SPECIAL REPORT: The Pentagon Could Put Directed Energy Weapons in Space
Concept art: Air Force
This is part 4 of a 4-part special report on space-based interceptors.
While much attention has been focused on renewed U.S. interest in potentially deploying space-based interceptors, another concept that emerged from President Ronald Reagan’s Strategic Defense Initiative in the 1980s is also being reexamined: putting lasers or neutral particle beams in space to shoot down enemy missiles.
“Directed energy to me is where we want to go in the long run,” Undersecretary of Defense for Research and Engineering Mike Griffin said in September during a roundtable on Capitol Hill. “We will be pushing advances in directed energy forward for the next few years.”
President Donald Trump’s fiscal year 2020 budget request for the Missile Defense Agency includes $304 million for technology maturation initiatives involving these types of technologies.
“Working with national laboratories and industry, MDA will address laser scaling by investing in the laser component technology required to demonstrate efficient electric lasers,” budget documents said. The agency plans to conduct component demonstrations to prove out laser capability.
The funding proposal also includes money for a neutral particle beam effort which will “design, develop and conduct a feasibility demonstration for a space-based directed energy intercept layer,” the documents said. “These efforts will leverage past and current work on particle beam and related enabling technologies as well as laser scaling, pointing and stability to provide a component technology to improve the cost-benefit and size, weight and power for an operational system.”
A future system of this kind would offer new “kill options” for the nation’s ballistic missile defense architecture and add another layer of protection for the homeland, the documents said.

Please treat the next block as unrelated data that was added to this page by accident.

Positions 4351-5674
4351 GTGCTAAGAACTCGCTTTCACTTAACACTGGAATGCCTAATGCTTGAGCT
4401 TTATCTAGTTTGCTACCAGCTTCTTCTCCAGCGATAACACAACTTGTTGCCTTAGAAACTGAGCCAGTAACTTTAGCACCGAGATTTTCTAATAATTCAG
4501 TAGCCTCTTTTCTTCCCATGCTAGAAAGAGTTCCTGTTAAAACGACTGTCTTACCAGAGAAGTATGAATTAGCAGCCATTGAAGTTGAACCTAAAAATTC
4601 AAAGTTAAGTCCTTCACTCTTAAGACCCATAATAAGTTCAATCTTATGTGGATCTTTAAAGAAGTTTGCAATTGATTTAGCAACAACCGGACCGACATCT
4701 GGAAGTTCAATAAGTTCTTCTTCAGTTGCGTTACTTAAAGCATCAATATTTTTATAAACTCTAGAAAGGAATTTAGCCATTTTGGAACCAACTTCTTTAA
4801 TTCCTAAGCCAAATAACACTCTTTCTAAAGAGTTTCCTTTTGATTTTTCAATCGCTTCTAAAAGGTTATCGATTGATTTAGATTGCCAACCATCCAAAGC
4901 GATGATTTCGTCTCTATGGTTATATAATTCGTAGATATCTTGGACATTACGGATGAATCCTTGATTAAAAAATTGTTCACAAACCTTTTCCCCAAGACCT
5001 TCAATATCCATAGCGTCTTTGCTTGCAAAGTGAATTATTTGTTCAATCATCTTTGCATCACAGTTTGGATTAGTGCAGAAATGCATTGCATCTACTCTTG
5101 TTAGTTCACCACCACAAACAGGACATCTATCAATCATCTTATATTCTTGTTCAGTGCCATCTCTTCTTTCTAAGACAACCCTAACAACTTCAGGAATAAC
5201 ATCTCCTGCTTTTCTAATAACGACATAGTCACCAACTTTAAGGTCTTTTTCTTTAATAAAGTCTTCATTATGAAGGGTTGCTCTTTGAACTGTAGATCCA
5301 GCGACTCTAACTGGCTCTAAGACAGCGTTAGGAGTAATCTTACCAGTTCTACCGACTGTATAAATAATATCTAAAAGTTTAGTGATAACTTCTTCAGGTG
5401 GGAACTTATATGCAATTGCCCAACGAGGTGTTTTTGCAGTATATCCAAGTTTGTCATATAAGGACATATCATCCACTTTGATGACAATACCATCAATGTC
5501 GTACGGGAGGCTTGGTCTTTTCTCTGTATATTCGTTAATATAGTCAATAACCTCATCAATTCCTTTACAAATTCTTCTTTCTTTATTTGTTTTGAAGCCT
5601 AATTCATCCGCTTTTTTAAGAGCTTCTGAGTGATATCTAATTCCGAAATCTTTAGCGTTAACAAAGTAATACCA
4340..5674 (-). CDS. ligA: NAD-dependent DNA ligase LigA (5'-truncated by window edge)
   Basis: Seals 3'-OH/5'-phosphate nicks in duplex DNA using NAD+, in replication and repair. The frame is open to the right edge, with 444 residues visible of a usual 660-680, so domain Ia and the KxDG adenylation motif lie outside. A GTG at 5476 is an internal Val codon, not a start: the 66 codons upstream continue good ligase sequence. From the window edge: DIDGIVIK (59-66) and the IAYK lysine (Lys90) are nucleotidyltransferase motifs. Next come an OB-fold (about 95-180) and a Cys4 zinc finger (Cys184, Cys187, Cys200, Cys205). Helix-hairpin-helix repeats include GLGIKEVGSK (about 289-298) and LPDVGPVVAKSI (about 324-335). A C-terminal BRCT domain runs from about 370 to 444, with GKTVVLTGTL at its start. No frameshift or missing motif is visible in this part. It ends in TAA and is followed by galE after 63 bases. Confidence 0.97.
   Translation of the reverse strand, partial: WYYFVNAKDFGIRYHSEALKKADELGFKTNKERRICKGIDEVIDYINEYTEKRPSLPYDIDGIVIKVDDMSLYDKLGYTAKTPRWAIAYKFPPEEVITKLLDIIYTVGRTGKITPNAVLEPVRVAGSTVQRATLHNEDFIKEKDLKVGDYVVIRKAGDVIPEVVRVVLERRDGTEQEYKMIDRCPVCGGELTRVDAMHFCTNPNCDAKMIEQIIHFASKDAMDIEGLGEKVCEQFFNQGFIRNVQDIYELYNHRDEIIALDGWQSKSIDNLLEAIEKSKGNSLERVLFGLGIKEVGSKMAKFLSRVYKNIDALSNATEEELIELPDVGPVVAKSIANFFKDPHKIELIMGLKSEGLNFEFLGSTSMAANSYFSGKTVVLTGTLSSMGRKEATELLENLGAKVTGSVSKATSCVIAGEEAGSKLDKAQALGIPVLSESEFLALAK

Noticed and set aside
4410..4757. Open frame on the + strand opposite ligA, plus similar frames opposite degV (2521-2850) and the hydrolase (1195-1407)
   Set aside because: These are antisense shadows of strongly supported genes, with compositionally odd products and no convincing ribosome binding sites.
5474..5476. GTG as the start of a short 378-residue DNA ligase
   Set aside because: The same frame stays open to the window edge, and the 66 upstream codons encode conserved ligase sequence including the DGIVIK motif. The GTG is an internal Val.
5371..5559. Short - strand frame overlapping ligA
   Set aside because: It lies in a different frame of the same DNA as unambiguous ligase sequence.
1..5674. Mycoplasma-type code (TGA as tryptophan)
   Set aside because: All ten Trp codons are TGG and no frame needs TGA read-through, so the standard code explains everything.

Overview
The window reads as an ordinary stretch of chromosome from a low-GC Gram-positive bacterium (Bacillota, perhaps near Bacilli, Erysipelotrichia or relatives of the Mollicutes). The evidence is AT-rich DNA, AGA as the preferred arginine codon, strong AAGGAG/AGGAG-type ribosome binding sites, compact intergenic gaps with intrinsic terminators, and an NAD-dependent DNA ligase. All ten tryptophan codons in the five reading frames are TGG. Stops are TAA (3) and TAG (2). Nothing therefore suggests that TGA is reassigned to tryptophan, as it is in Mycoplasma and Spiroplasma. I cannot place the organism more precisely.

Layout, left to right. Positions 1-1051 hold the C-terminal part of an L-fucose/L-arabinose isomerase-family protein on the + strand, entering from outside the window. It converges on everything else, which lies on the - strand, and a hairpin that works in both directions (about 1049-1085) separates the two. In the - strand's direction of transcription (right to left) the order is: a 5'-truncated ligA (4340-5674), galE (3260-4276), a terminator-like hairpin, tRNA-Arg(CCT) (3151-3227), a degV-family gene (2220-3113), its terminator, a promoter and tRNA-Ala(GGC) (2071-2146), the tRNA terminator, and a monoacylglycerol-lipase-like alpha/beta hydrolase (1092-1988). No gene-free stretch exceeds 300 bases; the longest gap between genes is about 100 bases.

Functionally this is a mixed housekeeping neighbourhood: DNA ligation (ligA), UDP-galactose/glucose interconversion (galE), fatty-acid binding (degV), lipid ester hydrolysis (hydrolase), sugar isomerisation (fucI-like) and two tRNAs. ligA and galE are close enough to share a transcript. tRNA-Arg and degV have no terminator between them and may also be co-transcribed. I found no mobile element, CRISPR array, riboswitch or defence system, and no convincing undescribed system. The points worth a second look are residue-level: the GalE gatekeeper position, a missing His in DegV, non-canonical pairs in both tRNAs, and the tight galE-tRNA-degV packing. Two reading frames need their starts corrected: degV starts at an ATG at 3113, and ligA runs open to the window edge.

Laser weapons use amplified beams of light to attack targets.
A neutral particle beam weapon would fire atomic particles at near-light speeds towards enemy platforms. The technology can be traced back to the Strategic Defense Initiative, Missile Defense Agency Deputy Director Rear Adm. Jon Hill noted.
“We think it’s got a lot of promise for the missile defense mission, and so our focus in FY ‘20 is to lay the foundation to get to an on-orbit demo” by 2023, he said during a briefing with reporters at the Pentagon when the budget proposal was rolled out.
The agency plans to conduct ground tests and demonstrations of neutral particle beam technologies with a focus on feasibility and maturing the technologies before they are put into space, Hill said.
Directed energy weapons would offer several benefits relative to kinetic interceptors, said Todd Harrison, director of the aerospace security project at the Center for Strategic and International Studies.
“You don’t have to worry about the time of flight … because the energy beam is going to travel at the speed of light,” he explained. “That gives you more time to identify a target and make the decision, and then fire; whereas with the kinetic interceptor you’ve got to fire very quickly because you have to take into account how long it’s going to take for your interceptor to fly towards the missile.”
Another advantage is that they could be reused to fire as many shots as their power systems would allow, he noted.
Fewer satellites would be required for missile defense if they were armed with directed energy weapons rather than kinetic interceptors, although the per system cost would likely be higher, he said.
Still fewer satellites would be needed if mirrors could be incorporated into the architecture, an idea which has been floated before, he noted. “With that you could only have a handful of really powerful lasers scattered around in orbit and then have more mirrors in other places that would reflect the light towards a missile” and destroy it.
But developing systems that could be used effectively in space is no easy task.
“You’ve got to have the powerful laser, you’ve got to miniaturize it, and then you have to have the power source on your satellite,” Harrison said. “All of those things are technical challenges.”
Employing mirrors would be another hurdle. “Obviously you don’t want it jittering or moving around and it has to be very precisely positioned” to hit the target, he added.
Directed energy technology is also not as mature as kinetic interceptor technology, he noted. “There’s a lot of work that still needs to be done if those systems are going to be fielded.”
But Griffin expressed confidence that an effective system could be created.
“I believe … we can develop space power systems that will provide what we need, but belief is an opinion held without benefit of facts,” he said. “It’s our job to go out and do the experiments and the prototyping to generate those facts.”